As a native of the Crown Town/Queen City/Charlotte I believe I have a few things to be proud of, but I’m not in denial of the fact that my fair city still has a long way to go in terms of culture. New Yorkers, Londoners, and natives of other world class cities can claim a great number of achievements, among them a long list of notable figures in history, politics, and especially entertainment. In that arena, we’re sorely lacking. We’ve got Billy Graham, Ric Flair, both of whom are debatable in my eyes, but there’s one native of Charlotte I can be proud of. He is an actor and writer by the name of Jim Rash. Don’t know who he is?

That’s okay. Because unless you’re a true connoisseur of television and film writing, I wouldn’t expect you to know who he is, so let me catch you up. Almost everyone in America has seen him in passing, while flipping through the channels on a fall Thursday night on NBC’s Community as the sexually ambiguous Dean of Greendale Community College. The comedy series strength with the critics is in my opinion is its weakness with ratings, its heavy dependence on meta humor and pop culture reference. Here’s a montage of Jim Rash’s portrayal of Dean Craig Pelton.

If that felt random, it was supposed to. Community, to it’s advantage and detriment alike, has become one big inside joke between the fans, actors and writers. That’s not why we’re here though. I just wanted you to know who Jim Rash was. This isn’t the only item on his resume. Hell, it isn’t his only resume. He’s a writer too. Have you heard of a little movie called The Descendants? It won an Academy Award in 2012 for best Screenplay. Jim Rash and his partner in crime Nat Faxon are responsible for that. If you didn’t see it, go check it out. It was one of George Clooney’s most genuine performances.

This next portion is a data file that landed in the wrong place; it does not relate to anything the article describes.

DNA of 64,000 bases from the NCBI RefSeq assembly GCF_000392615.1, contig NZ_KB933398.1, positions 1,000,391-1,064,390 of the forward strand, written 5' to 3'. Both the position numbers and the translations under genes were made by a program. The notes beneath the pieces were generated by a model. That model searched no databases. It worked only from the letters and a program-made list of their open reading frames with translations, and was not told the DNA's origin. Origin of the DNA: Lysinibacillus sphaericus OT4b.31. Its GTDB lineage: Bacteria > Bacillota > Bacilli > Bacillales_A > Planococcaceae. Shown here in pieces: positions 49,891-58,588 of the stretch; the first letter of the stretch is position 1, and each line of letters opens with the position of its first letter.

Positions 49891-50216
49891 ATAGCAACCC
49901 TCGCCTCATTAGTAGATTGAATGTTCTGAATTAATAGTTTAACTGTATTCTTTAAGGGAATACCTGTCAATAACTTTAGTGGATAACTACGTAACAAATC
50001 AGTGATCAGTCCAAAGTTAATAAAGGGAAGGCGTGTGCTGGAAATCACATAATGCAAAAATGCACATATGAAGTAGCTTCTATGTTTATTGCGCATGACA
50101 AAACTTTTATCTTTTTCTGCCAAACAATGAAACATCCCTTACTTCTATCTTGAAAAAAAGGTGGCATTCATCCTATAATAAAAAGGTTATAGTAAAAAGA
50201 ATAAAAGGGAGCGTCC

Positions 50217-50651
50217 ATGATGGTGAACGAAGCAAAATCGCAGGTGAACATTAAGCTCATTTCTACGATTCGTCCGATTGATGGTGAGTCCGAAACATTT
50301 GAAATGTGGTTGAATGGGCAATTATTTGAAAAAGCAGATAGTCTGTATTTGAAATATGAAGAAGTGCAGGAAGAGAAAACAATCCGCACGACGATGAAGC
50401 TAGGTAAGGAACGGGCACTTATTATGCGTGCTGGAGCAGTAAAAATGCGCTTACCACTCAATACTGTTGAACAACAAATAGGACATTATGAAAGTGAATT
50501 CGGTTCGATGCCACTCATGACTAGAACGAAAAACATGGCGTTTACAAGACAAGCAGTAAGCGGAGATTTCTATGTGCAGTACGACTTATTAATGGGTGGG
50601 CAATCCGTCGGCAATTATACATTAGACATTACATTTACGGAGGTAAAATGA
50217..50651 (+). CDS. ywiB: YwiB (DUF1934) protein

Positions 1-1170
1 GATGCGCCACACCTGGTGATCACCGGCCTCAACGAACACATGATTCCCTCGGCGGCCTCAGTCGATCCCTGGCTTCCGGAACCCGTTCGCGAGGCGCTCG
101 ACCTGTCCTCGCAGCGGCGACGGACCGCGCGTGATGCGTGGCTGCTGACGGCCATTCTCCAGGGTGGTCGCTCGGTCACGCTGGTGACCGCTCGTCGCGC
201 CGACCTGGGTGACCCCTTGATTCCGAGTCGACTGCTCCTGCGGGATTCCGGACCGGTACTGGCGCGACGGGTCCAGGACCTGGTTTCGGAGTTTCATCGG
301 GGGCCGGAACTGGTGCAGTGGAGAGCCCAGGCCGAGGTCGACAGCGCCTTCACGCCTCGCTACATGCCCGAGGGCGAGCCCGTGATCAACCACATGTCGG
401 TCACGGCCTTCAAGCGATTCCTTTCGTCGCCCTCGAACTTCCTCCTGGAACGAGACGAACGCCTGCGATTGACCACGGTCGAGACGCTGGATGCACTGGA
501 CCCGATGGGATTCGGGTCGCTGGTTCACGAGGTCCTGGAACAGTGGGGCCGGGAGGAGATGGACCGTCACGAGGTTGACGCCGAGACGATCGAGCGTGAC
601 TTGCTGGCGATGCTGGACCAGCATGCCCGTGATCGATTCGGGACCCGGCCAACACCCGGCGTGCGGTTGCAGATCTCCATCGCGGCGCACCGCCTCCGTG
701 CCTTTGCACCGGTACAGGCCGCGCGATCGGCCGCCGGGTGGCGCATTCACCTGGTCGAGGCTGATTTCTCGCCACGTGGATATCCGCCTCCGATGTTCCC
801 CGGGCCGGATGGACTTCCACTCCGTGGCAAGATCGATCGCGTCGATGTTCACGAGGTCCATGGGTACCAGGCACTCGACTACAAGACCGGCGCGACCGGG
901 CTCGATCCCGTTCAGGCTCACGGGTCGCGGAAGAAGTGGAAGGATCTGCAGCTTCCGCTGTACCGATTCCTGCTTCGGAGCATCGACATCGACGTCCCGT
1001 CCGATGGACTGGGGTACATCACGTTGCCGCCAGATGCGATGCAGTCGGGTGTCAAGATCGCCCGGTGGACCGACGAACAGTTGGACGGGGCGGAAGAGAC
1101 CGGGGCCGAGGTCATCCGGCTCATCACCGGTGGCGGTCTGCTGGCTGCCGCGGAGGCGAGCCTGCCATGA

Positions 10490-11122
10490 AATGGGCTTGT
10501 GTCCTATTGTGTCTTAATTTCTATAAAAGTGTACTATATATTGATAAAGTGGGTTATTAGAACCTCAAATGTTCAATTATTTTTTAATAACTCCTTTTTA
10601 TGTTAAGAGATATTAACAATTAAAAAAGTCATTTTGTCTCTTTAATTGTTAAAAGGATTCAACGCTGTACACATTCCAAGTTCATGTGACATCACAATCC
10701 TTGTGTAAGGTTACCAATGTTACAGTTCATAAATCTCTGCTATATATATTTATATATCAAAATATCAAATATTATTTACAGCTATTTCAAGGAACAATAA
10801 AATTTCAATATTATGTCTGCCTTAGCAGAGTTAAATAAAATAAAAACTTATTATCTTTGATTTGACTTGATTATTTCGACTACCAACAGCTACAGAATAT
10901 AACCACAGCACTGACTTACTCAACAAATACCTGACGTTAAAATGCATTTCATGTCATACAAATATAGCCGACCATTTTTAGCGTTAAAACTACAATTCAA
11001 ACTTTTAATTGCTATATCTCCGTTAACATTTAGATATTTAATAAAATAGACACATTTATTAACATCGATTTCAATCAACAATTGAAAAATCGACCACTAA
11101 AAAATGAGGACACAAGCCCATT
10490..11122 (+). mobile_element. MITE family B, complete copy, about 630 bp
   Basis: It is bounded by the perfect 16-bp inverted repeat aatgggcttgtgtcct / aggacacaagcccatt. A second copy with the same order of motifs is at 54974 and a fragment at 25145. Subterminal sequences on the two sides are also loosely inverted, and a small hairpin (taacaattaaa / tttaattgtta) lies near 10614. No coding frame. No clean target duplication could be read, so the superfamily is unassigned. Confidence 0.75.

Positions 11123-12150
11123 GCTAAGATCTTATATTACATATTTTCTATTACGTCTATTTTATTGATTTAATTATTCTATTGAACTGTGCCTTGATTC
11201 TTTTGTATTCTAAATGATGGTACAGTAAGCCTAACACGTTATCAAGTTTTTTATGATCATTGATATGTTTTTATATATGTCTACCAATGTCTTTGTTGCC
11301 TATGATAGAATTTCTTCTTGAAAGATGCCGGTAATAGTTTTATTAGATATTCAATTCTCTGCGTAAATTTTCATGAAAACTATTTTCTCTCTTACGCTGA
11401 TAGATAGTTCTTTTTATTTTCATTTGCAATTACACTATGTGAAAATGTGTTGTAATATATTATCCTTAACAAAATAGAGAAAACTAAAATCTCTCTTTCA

And while the movie was based on a book by the same name, you and I both know a good book doesn’t necessarily make a good movie. It takes great writers, directors, producers, and actors to get it done. Rash and Faxon managed to capture and enhance the essence of Kaui Hart Hemmings’ novel, and brought to life a balance of poignancy and comedy that I didn’t catch when I was reading the book. Rash and Faxon have followed up with an original film called The Way Way Back, which premiered at the 2013 Sundance Film Festival. It’s out in theatres right now, and it’s awesome. I laughed the entire time, and it was a great reprieve from all the big budget films of the season. Check it out before it leaves theatres.


Now Rash is hosting a behind the scenes show on the Sundance Channel called The Writer’s Room, in which he gets together with the creators and cast members of some of the most innovative shows on television, including Game of Thrones, New Girl, Dexter, and American Horror Story. I don’t know about you, but I’m an avid watcher of most of those shows. The first episode premiers tonight at 10pm on The Sundance Channel, and Rash’s first guests will be the cast and writers of the AMC’s Breaking Bad. You don’t have to wait until then to check it out. Sundance has already released the first full episode on their website, and since I’ve gotten in the habit of hitting you with YouTube Videos, I’d might as well leave you with the preview, but before I do, I just want to say how proud I am to call Jim Rash a fellow native of Charlotte, North Carolina. Jim, you may never see this, but keep on trucking. I’m rooting for you.